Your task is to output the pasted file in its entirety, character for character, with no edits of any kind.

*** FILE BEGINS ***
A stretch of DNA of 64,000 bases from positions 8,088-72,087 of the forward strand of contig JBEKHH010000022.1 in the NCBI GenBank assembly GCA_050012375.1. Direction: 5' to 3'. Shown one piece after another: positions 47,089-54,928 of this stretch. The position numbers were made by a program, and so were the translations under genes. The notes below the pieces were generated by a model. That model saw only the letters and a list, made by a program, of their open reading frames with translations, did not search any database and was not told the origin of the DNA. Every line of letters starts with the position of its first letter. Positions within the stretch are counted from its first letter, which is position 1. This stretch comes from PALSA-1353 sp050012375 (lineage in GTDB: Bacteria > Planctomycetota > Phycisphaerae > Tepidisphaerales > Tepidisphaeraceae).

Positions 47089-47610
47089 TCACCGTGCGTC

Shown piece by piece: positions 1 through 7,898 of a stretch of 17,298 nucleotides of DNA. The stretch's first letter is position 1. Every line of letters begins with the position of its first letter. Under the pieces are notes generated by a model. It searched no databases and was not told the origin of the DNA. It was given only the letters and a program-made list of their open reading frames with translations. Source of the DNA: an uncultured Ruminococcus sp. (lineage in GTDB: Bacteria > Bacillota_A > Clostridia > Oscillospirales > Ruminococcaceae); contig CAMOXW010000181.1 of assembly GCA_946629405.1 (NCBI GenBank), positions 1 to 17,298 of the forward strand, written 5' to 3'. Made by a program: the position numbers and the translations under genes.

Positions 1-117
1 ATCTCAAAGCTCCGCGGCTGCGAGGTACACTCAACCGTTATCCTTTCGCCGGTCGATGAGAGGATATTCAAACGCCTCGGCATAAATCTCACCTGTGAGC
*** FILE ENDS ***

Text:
A stretch of DNA of 64,000 bases from positions 8,088-72,087 of the forward strand of contig JBEKHH010000022.1 in the NCBI GenBank assembly GCA_050012375.1. Direction: 5' to 3'. Shown one piece after another: positions 47,089-54,928 of this stretch. The position numbers were made by a program, and so were the translations under genes. The notes below the pieces were generated by a model. That model saw only the letters and a list, made by a program, of their open reading frames with translations, did not search any database and was not told the origin of the DNA. Every line of letters starts with the position of its first letter. Positions within the stretch are counted from its first letter, which is position 1. This stretch comes from PALSA-1353 sp050012375 (lineage in GTDB: Bacteria > Planctomycetota > Phycisphaerae > Tepidisphaerales > Tepidisphaeraceae).

Positions 47089-47610
47089 TCACCGTGCGTC

Shown piece by piece: positions 1 through 7,898 of a stretch of 17,298 nucleotides of DNA. The stretch's first letter is position 1. Every line of letters begins with the position of its first letter. Under the pieces are notes generated by a model. It searched no databases and was not told the origin of the DNA. It was given only the letters and a program-made list of their open reading frames with translations. Source of the DNA: an uncultured Ruminococcus sp. (lineage in GTDB: Bacteria > Bacillota_A > Clostridia > Oscillospirales > Ruminococcaceae); contig CAMOXW010000181.1 of assembly GCA_946629405.1 (NCBI GenBank), positions 1 to 17,298 of the forward strand, written 5' to 3'. Made by a program: the position numbers and the translations under genes.

Positions 1-117
1 ATCTCAAAGCTCCGCGGCTGCGAGGTACACTCAACCGTTATCCTTTCGCCGGTCGATGAGAGGATATTCAAACGCCTCGGCATAAATCTCACCTGTGAGC